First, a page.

- Steve Wulf, ESPN The Magazine senior writer
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They remember it differently.
To you, it was a staged announcement. To the kids who were at the Greenwich, Conn., Boys and Girls Club last July 8, it was an exciting visit to their home. To you, his choice was about maximizing fortune and fame. To them, it was his chance to play with his friends. To you, he seemed stiff, almost embarrassed when he said, "I'm going to take my talents to South Beach." To them -- once the show was over and he was asked to pose for a photograph -- LeBron James was warm and gracious.
"It was like I was looking up at a star," says Gigi Barter, age 8. "He smiled at me, and suddenly I was lifted up, and sitting on his shoulders. I was scared, but I was on top of the world!"
This Friday marks the first anniversary of "The Decision," and while it isn't cause for celebration in Cleveland -- or Miami, for that matter -- it is in the building on Horseneck Lane and throughout the Boys and Girls Clubs of America. As a result of the sponsorships for the show, and at the specific request of James, more than $2 million was donated to the organization. And the boys and girls at the club in Greenwich now have a new gym floor with the "Knuckles" logo, 30 new Hewlett-Packard computers (families without computers get the old ones), some fresh Nike equipment and -- coming soon -- a climbing wall.
"The best gift of all," says Bob DeAngelo, the dynamic executive director who's an alumnus and a former fighter pilot, "is the visibility for what we do here, and at every Boys and Girls Club."
What the Boys and Girls Clubs do, with classes and programs and camps, is enable and encourage kids to find their own talents -- be they alums such as James, or Denzel Washington, or J-Lo, or J-Ro (Jimmy Rollins), or Steve Young, who learned to swim in the pool that the James entourage (including Kanye West) walked past on the way to the gym that night.
You may criticize "The Decision" as a TV show, and you may think James and the Heat got what they deserved in the NBA Finals. But please don't subscribe to the cynical and glib notion that the leafy address somehow lessens the mission of the club. Children everywhere need a hand -- and a place. The Greenwich Boys and Girls Club has been helping local kids and their families since 1908.
The other day, as the one-year anniversary of The Big Day approached, we asked some of the kids who were in attendance where they were taking their own talents.
Gigi: "I'm taking my singing and dancing to Hollywood."
Kevin Wing, age 11: "I was all about football until LeBron came. Now I want to be the point guard for the Knicks. If not that, maybe a sportscaster."
Robby Barter, 10: "I'd like to be a running back for the Jets."
Peter Ryan, 11: "Dunno yet."
Jack Barter, 12: "I play the trumpet. I'd like to make music."
Connor Gaffney, 18: "I want to help kids and pursue social work -- and I'm taking that to UConn in the fall."
Cassidy Sammet, 11: "I want to be an offensive lineman and open holes for Robby."
Did they ever have to make a big decision like the one James made?
Peter Ryan had: "One time my new friend got into a physical fight with my old friend, and I had to choose whose side I was going to be on. I really liked my new friend, but my old friend knew my secrets and stuff, so I stayed on his side. But it worked itself out because now we're all friends."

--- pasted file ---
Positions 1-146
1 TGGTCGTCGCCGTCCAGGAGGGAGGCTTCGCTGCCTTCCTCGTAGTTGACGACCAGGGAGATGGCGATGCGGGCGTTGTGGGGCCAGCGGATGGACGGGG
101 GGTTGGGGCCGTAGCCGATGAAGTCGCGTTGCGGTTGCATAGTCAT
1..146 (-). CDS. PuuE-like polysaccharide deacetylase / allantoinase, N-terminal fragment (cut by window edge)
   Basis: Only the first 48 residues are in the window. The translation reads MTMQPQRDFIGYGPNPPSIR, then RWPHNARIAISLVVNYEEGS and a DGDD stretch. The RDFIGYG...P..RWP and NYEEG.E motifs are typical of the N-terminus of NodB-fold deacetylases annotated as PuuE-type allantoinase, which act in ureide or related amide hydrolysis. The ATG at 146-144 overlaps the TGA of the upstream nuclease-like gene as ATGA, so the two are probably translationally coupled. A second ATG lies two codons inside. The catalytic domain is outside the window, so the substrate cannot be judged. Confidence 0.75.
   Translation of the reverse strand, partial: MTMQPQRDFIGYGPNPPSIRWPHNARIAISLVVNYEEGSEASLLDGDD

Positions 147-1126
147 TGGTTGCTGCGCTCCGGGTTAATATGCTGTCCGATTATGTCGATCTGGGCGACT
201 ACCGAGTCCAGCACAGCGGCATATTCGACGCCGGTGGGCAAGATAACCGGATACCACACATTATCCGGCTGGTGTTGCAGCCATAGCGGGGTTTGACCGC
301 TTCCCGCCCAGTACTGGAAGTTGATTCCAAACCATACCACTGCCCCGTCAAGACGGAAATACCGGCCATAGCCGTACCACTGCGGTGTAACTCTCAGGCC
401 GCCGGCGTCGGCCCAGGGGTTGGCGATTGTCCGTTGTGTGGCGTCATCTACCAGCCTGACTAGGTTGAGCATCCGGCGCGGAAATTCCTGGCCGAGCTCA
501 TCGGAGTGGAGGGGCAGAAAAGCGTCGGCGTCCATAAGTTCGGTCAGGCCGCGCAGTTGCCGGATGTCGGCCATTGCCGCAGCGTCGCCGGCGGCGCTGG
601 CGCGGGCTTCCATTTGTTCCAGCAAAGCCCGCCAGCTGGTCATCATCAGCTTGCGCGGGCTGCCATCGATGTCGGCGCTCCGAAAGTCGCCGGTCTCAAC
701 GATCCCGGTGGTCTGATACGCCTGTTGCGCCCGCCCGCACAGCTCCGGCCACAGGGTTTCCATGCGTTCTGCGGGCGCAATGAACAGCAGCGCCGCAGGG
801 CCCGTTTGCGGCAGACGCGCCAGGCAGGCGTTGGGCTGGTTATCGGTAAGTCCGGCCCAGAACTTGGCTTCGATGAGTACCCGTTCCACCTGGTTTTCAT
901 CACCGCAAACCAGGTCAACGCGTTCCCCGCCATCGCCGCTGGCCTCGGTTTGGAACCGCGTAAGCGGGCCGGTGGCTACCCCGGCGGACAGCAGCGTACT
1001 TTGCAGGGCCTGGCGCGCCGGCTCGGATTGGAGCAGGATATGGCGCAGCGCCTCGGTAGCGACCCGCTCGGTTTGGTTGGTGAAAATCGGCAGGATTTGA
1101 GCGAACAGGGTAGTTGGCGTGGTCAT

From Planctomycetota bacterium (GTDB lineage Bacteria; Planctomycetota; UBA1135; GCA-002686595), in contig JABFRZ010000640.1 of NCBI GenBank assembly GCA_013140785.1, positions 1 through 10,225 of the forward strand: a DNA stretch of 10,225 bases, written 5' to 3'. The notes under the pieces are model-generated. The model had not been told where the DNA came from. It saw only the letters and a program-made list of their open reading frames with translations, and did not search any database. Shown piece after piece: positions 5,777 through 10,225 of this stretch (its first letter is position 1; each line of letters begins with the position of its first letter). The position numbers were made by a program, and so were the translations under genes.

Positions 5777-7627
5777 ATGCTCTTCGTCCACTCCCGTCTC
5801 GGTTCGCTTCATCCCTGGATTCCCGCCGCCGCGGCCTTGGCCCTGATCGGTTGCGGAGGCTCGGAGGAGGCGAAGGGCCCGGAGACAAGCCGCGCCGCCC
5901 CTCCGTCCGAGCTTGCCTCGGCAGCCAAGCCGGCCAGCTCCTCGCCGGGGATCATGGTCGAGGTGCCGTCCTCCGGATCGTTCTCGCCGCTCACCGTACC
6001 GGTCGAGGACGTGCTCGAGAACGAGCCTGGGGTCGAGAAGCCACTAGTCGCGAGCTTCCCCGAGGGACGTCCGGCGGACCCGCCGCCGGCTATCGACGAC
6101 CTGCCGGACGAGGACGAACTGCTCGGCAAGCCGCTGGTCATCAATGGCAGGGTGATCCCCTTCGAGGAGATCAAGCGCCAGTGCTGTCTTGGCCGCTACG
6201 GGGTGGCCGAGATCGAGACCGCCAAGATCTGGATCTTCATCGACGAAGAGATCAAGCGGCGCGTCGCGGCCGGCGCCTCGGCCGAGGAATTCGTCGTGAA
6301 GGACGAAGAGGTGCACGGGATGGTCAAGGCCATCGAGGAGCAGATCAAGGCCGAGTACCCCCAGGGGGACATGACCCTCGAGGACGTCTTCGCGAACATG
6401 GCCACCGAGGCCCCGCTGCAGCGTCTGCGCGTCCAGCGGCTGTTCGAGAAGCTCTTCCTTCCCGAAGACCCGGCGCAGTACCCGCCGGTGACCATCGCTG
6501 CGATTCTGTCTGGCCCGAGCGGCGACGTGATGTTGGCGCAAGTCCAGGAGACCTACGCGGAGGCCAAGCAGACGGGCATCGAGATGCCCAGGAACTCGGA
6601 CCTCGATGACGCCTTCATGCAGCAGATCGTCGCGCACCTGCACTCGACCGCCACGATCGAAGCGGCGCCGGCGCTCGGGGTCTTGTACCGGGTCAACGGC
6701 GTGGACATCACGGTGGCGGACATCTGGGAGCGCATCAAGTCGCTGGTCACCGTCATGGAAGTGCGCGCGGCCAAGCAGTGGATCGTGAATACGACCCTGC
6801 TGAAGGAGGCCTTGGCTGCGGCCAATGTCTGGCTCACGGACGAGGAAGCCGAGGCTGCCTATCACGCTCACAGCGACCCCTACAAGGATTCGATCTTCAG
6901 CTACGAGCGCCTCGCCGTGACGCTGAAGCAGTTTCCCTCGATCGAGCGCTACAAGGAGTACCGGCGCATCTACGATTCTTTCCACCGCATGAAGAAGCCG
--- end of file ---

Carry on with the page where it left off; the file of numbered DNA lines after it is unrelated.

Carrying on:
Do they think James made the right choice?
Kevin: "Definitely. He wanted to play with his friends, and he got to the Finals. That's a pretty good season."
What about his performance in the Finals?
Kevin: "He played so hard that he got tired in the fourth quarter. Plus, Nowitzki was unstoppable."
What else do they recall about the day of The Decision?
Robby: "After the show, I had to go to the bathroom really badly. But LeBron was in there, and security wouldn't let me go in."
Gigi: "Why didn't you go to the bathroom downstairs?"
Robby: "I wasn't going to go down there. It's haunted."
James and Jim Gray may now be ghosts at the club, but the iconic directors chairs and night tables from "The Decision" set remain. In the spirit of the occasion, the kids politely reassembled on the new gym floor as assistant executive director Sukie McFadden busted out the chairs, and athletic director Mike Gerald and Kevin Wing picked up the conversation where James and Gray left off.
Kevin: "So, LeBron, what do you hope to accomplish with the money that you're going to give to the Boys and Girls Clubs?"
Mike: "Well, Jim, I want to make sure that children get 60 minutes of exercise a day, just like I did. I want to give them books and computers to improve their minds. I want them to enjoy the outdoors more. I want to help them realize their potential."
Kevin: "Thank you, LeBron."
Mike: "My pleasure, Jim."
If you only watched "The Decision" last July 8, you would think it was all about him. But, a year later, if you saw the excitement over the new computers, or heard the squeak of sneakers on a shiny floor, or listened to the mixture of giggles and questions and wisdom, or observed the easy, respectful interaction between staff and kids, you might think differently.
It was about them, too.
Steve Wulf is a senior writer at ESPN The Magazine.
One year later, "The Decision" still reverberates around the grown-up NBA. But maybe its most meaningful impact is found in smaller packages: the kids who watched it up close and personal.